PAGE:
B) The Huff’s model only offers comparative data and is unable to assist in choosing
specific sites
C) The Huff’s model does not utilize demographic variables
D) The Huff’s model only offers information about income levels in comparison to the
size of the shopping area
E) There has been additional supportive research since the Huff’s model that can
supplement the findings of the Huff’s model
ESSAY. Write your answer in the space provided or on a separate sheet of paper.
78) Why have location decisions become more important in recent years?
79) What demographic characteristics would affect the location of a McDonald’s?
80) What should a retail analyst consider when assessing overall demand for a particular region or trade
81) Why did suburban shopping centres grow between the 1950s and 1980s?
82) What are the advantages and disadvantages of strip shopping centres?
83) Why have power centres become so popular?
84) What are three advantages that shopping malls have over alternative locations? Give examples for
each advantage.
85) If you were a mall manager of an old mall that was losing business, what could you do to revitalize
your mall?
86) Why are Toys “R” Us stores found as freestanding sites or in power centres?
87) How do Main Streets differ from central business districts (CBDs)?
88) What are the two stages of assessing accessibility in a trade area analysis? Briefly describe them.
89) Why do retailers consider tertiary zones as part of their trade area when these customers only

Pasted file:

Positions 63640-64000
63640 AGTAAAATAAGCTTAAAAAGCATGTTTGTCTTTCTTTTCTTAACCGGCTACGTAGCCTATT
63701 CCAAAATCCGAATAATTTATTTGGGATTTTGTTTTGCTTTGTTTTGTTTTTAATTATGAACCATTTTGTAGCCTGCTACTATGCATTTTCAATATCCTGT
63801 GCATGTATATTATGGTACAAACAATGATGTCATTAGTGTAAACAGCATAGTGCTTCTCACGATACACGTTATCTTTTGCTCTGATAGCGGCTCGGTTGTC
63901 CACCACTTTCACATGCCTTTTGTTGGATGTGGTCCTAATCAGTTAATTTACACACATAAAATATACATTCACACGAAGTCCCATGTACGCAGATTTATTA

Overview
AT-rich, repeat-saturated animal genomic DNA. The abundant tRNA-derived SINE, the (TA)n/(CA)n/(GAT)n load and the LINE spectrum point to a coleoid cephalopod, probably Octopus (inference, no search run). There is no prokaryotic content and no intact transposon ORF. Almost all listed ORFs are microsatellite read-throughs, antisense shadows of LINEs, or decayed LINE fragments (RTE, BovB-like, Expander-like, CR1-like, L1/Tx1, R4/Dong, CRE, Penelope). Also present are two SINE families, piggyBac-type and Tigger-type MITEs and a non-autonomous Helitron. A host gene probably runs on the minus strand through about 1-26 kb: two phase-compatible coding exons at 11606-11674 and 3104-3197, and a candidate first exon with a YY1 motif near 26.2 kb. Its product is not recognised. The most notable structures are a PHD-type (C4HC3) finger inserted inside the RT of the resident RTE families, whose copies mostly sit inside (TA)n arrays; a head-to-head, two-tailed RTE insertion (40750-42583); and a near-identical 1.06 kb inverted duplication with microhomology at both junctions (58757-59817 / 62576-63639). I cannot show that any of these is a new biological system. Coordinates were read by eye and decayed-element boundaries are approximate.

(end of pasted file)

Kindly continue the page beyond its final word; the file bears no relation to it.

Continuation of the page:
occasionally shop at the store or shopping centre?
90) Some people think that Walmart can be a destructive force to competition and therefore a detriment
to have in a trade area, yet many retailers continue to be lucrative and exist as Walmart’s neighbour
in a shopping centre. Comment on how this is possible.
91) What are some of the ways retailers obtain information when customer spotting?
92) What are the four steps of the analogue approach to estimating demand?
93) On what premise are the gravitation models that are used to measure trade areas based?
94) A number of complementary analytical methods are used to estimate the demand for a new store.
One of the most widely used techniques is known as the analogue approach. Discuss the 4-steps that
one would undertake using the analogue method.
95) Why is store location often the most important decision made by a retailer? Give an example of a
firm that has made a mistake with choosing it’s location.
96) What are the two primary trade-offs when deciding where to locate a store?
97) What is a trade area?
98) A bakery that wanted to distinguish itself from its competition by being open 24 hours a day would
probably not be found in a shopping mall. Why?